AW: Kaffee schmeckt manchmal bitter/scharf
I have to add, as Robin so humbly wrote: -it could very well be the choice of coffee-
The renaissance of filter brewing techniques is blooming in Germany, and here in Austria some are waking up too. Coffee enthusiasts embrace the diversity of brewing equipment, and baristas start improving their skills.
But more often than not do I come across mediocre coffees and bad quality beans being used in AeroPress, in V60 and Syphons, in Chemex and Kalita: even here on Kaffee-Netz quite mediocre coffees are being evaluated after having been weighed properly, ground to perfection, extracted beautifully and served in correct cups: why? It is like having a Wine Course using cheap cuveès and supermarket brands?!
It is impossible to make a mediocre coffee good. Yes, the roaster may label it with info and taste characteristics, but it may be a lousy product still.
Really good coffees may be quite expensive: sometimes what you brew may cost you more than 50 or 60 cents per cup of coffee in your very own home kitchen if you purchase a 250gr bag at € 12,00. That is robbery, right?
I will advice you to try none the less: try what a single origin can give.
There are hundreds of thousands of tons of Yirgacheffe in the world, but only a small percentage is Speciality Coffee.
The many roasters in the world will talk highly of old brand names like Jamaica Blue Mountain, of Hawaïï Kona and other Pacific Island coffees.
Commodety coffees knows they need to use the words of Speciality Coffee to sell their low quality coffees today, and they do.
Once you have tried some really good coffees, you understand how amazing the hand brewing equipment really is:
Attend cuppings in roasteries and small, independent coffee stores when possible: there you may get the chance to taste different varieties and see how these come out differently in the diversity of brew equipment. A middle quality coffee will not do well, it will only taste from what it is.
Most Yirgacheffes and Sidamos on the market are unclean and muddy in taste. They taste ferment and old storage. They end up being roasted slightly darker to mask this, and this way they end up tasting roast: burned, woody. Jamaica Blue Mountain is an old myth, and so is Java, Malabar and Aged Sumatra. They come in hundreds of tons, full of defects and smell of long storage. Good quality coffee should be fresh, it should be this season or the latest harvest. We are fooled to believe coffee quality is improved by monsoon rain or storage in humid ware houses.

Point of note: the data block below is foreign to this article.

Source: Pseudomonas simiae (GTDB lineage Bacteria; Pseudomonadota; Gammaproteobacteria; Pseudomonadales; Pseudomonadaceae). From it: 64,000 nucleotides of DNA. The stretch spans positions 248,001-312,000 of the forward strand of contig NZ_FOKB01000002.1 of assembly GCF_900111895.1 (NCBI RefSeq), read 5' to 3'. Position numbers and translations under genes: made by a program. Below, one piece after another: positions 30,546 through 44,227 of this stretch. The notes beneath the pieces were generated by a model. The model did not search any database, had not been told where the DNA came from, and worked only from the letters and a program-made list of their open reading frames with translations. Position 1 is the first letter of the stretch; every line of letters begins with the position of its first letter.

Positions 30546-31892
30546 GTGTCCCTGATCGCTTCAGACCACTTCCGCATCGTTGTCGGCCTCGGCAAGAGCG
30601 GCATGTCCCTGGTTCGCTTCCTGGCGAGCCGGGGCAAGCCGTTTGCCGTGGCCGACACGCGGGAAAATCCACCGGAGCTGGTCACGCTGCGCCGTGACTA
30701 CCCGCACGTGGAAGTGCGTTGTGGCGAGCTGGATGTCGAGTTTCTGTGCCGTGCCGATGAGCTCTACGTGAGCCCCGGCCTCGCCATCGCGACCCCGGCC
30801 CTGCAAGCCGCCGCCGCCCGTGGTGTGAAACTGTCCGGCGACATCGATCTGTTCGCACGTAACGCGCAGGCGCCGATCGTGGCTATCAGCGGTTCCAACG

I'm not a snob. I drink coffees at railway stations and italian highways, at airport Starbucks and in waiting rooms just to remind myself what's out there. Then I cup a lot with friends and good cuppers to find the clean, excellent cups. But i don't spend time brewing with low quality beans in equipment which can give excellence.
Have a look at programs like Cup of Excellence; read about coffee farming and read cupping notes. Then enjoy choosing a good, no an excellent coffee to bring home and play around with.
It's alchemy; it's gold in the cup.
All the best, John
Norwegian, started in coffee in 1996; runs 'Kaffee-Alchemie' coffee house in Salzburg, works full time behind a LaMarzocco GB5, grinds espressi on a Mahlkönig K30 Twin, filter on Vario, brews on 'Kalita', 'Hario V60', 'AeroPress' and 'Chemex' in the store. Is only arrogant about over-priced bad coffee. Certified World Barista Championship Sensoric Judge, Certified Cup of Excellence Judge, proud of 5th place in 2011 World AeroPress Championship. Not good in latte art, loves Cheese Cake.